Here Comes the Sun(Screen)

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The editors at Best Nursing Masters Degrees decided to research the topic of:

Here Comes the (Sun)Screen

Protection: A timeline

– 1. Ancient Egyptians used potions to ward off tan and also heal damaged skin. Some of those ingredients were rice bran extracts (today, gamma oryzanol), jasmine and Lupine extract.

– 2. Early 1930s: First sunburn cream produced by South Australian chemist HA Milton.

– 3. 1936: First sunscreen debuts by Eugene Schueller, founder of L’Oreal Company.

– 4. 1938: SPF factor developed. First commercially available screen had SPF 2.

– 5. 1944: Remember the Coppertone girl. She took a first bow this year

– 6. 1980: Coppertone developed the first UVA/UVB sunscreen.

Yes, and No: Are Sunscreens helpful, or harmful?

Dermatologists say you need sunscreen to protect you from the harmful effects of the sun

Why? Because ultraviolet radiation emanating from the sun are responsible for sunburns, tanning of the skin, skin cancer, premature aging of the skin, and eye damage.

But Wait: if sunscreens are so good, and we use them so often, then why do we see…

– 1. 3X: the rates at which melanoma – the most deadly form of skin cancer – have increased 300 percent over the past 35 years.

– 2. One million: The number of skin cancer cases diagnosed each year in the United States.

– 3. 65,000: The number of those that are melanoma.

– 4. One per hour: Deaths from melanoma.

– 5. Five: Number of years it takes for your skin to get totally back to normal after a sunburn


– 20: Traditional number of years after exposure for skin cancer to develop

– 12: Age by which we get 80 percent of our lifetime sun exposure

The big LIE: Sunscreens are good at blocking UVB rays (the ones that burn) but not UVA (the ones primarily responsible for DNA damage and melanomas). Thanks a lot, FDA.

Some positive effects of UVA

– Helps with Vitamin D production: strengthens bones, muscles and the body’s immune system. It may lower the risk of getting some kinds of cancers such as coloncancer.

– Helps some skin conditions.

– Helps moods -sunlight stimulates the pineal gland in the brain to produce certain chemicals called ‘tryptamines’. These chemicals improve our mood.

FUN FACT: who sunbathes nude?

– 23 percent of surveyed Germans

– 8 percent, Spaniards

– 5 percent, French

– 2 percent, Americans, British

– 1 percent, Japanese

Meanwhile, nude or not, if you choose, sunscreens are available in many forms:

– 1. Gel sunscreen

– 2. Cream sunscreen

– 3. Sunscreen lotions

– 4. Sunscreen wipe

– 5. Spray sunscreen

– 6. Colored sunscreen

– 7. Powder sunscreen

– 8. A pill is now under development

A Guide: What to Look For if using sunscreen:

If you have sensitive skin

– 1. 10 a.m.-4 p.m.Use caution during these hours when in the sun.

– 2. If using sunscreen: try Paba free sunscreen – most sunscreens are now PABA-free oil-free sunscreen

– 3. Hypoallergenic, fragrance free sunscreen, chemical-free sunscreen

– 4. Mineral based sunscreen – the minerals titanium dioxide and zinc oxide sit on the skin instead of being absorbed into it

If you have acne: look for:

– 1. Light, oil free lotions will not clog pores

– 2. With chemical sunscreens avobenzone and oxybenzone

– 3. Non-comedogenic (meaning it won’t clog pores) and is fragrance-free

If you have oily skin, look for:

– 1. Mineral oil-free sunscreen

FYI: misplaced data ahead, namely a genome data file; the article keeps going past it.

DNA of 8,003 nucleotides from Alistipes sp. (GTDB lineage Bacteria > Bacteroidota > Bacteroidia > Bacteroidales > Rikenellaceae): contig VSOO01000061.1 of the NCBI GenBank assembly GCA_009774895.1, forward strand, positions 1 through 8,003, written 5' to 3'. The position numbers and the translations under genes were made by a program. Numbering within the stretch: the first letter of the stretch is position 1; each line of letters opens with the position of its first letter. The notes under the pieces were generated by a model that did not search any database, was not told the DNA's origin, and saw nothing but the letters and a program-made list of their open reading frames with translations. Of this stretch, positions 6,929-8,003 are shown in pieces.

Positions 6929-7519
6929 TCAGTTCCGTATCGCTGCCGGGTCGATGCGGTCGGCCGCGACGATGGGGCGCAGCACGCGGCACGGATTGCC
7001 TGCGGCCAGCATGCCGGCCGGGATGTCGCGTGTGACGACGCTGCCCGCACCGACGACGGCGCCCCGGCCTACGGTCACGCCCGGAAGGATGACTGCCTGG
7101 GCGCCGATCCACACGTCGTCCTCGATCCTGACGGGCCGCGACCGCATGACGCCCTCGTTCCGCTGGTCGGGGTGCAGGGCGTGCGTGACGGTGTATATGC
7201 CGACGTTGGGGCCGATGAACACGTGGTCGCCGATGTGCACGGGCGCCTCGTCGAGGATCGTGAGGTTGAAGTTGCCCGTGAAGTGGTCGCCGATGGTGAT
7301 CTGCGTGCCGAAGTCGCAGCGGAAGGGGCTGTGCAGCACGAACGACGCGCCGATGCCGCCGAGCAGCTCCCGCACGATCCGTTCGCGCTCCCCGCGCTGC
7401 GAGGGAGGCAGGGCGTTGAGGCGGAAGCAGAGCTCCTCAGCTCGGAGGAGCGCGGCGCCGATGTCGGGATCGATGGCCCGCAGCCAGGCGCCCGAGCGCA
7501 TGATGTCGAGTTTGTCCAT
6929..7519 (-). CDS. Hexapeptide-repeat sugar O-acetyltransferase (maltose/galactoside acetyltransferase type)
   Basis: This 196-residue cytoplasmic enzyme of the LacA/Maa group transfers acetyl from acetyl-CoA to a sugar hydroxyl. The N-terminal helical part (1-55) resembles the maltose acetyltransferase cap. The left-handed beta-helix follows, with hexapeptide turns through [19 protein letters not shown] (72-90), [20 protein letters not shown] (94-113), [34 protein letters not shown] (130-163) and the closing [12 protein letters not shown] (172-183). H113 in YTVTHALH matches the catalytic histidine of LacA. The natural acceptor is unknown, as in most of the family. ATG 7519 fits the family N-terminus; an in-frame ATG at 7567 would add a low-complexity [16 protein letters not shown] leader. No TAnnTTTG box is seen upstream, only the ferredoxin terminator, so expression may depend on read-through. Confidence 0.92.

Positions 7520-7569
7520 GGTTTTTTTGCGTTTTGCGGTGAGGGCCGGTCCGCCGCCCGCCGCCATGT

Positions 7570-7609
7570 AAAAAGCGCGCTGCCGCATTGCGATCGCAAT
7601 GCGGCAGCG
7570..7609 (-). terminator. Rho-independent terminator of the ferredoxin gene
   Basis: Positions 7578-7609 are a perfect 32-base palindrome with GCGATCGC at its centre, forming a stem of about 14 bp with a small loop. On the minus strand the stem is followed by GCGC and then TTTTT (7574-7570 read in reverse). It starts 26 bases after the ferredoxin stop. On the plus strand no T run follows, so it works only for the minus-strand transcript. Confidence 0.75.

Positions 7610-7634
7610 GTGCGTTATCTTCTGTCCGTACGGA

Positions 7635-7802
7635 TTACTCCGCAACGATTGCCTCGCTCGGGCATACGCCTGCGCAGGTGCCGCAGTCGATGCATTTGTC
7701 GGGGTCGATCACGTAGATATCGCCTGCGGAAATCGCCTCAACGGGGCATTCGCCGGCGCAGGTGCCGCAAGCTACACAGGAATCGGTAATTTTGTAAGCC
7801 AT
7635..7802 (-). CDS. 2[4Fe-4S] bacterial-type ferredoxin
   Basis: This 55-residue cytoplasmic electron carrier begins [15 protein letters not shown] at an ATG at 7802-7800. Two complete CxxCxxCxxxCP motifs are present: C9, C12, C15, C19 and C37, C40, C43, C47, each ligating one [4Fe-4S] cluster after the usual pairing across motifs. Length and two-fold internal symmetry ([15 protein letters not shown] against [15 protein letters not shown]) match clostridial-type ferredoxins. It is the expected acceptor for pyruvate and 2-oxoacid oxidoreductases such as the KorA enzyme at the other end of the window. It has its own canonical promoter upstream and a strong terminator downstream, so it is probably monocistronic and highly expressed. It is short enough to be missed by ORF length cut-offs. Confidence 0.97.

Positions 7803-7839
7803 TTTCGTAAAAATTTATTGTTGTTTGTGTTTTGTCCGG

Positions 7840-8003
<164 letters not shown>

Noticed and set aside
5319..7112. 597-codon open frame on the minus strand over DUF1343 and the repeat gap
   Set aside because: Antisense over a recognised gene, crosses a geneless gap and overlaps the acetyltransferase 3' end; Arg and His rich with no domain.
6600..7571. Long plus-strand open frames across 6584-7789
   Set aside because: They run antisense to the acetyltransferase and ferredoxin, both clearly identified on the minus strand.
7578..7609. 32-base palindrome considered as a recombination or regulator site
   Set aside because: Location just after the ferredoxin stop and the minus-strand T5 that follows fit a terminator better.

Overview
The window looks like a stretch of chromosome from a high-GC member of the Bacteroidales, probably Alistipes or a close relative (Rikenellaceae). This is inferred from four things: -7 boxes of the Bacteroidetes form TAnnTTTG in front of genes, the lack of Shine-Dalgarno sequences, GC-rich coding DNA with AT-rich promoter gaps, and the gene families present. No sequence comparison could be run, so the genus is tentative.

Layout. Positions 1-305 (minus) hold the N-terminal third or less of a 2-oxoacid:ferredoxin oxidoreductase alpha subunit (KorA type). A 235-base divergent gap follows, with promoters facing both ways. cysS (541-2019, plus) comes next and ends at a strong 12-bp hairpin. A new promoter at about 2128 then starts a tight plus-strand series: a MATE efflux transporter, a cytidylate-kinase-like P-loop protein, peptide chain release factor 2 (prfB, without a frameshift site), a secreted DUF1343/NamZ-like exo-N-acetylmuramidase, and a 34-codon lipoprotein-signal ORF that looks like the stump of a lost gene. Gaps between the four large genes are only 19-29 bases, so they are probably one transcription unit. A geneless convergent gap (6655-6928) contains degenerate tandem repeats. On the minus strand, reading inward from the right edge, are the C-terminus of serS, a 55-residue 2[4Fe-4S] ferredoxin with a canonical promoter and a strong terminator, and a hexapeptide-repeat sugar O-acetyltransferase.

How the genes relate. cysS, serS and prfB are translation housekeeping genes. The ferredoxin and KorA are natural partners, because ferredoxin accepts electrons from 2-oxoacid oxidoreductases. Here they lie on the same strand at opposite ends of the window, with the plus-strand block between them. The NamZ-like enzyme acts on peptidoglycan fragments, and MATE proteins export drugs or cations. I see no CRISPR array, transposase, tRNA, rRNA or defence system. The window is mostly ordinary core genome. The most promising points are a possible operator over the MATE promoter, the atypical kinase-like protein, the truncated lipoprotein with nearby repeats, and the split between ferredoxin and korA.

– 2. Non-comedogenic sunscreen

– 3. Sunscreens that are oil free are usually water or gel based

If you’re a swimmer or outdoor sports “person,” look for:

– 1. Water-resistant or waterproof sun protection

– 2. The highest SPF you can find ( No sunscreen is 100 % water and sweat proof )

– 3. Keep away from your eyes

– 4. Re-apply after you get out of the water or every 2 hours

If you’ve got dry skin, look for:

– 1. Try creams or lotions with extra hydrating ingredients like glycerin and aloe.

– 2. Avoid sprays and gels with alcohol

SPF 15-30 Guide:

– 1. 15- 1/15 of the UVB rays get through to your skin – blocking about 93%.

– 2. 30- 1/30 of the UVB rays get through to your skin – blocking about 97%.

– 3. 50- 1/50 of the UVB rays get through to your skin – blocking about 98%.

FACT: Don’t get fooled again. There is no rating system for UVA protection.

– 17: The number of active sunscreen ingredients approved by the FDA for use in sunscreens and sunblocks in the United States. These ingredients fall into two broad categories:

– Chemical and Physical: Most sunscreens now contain a mixture of both chemical and physical ingredients.

– 1. Chemical absorbers: absorbs the energy of UV radiation before it affects or damages your skin.

– 2. Physical Blockers: blockers like titanium oxide or zinc oxide, it is reflected and bounces away from the skin.

Truth or Fiction?

– You don’t need sunscreen if you have dark skin or already have a tan.

– Fact: Everybody, regardless of race, ethnic origins and skin type is subject to the damaging effects of exposure to the sun.

– Suncreen, with SPF-15 provides twice as much protection as SPF-30.

– Fact: NO. Super High SPF numbers (SPF-100+) are mostly marketing ploys. SPF-30 is enough.

– Waterproof sunscreen provides “all day protection” and does not need to be reapplied.

– Fact: 40 minutes only. waterproof sunscreens loose some of their effectiveness after that.

– Cloudy days limit the power of the sun’s rays.

– Fact: 80% of the sun’s ultraviolet rays can pass through clouds.

– Using sunscreen will prevent skin cancer.

– Fact: No. No. And no. Some researchers even blame sunscreen use for encouraging people to stay in the sun longer than they should. Some of the chemicals used in sunscreen such as para-aminobenzoic (PABA), and oxbenzone, can be irritating.











Positive effects of the Sun’s UV rays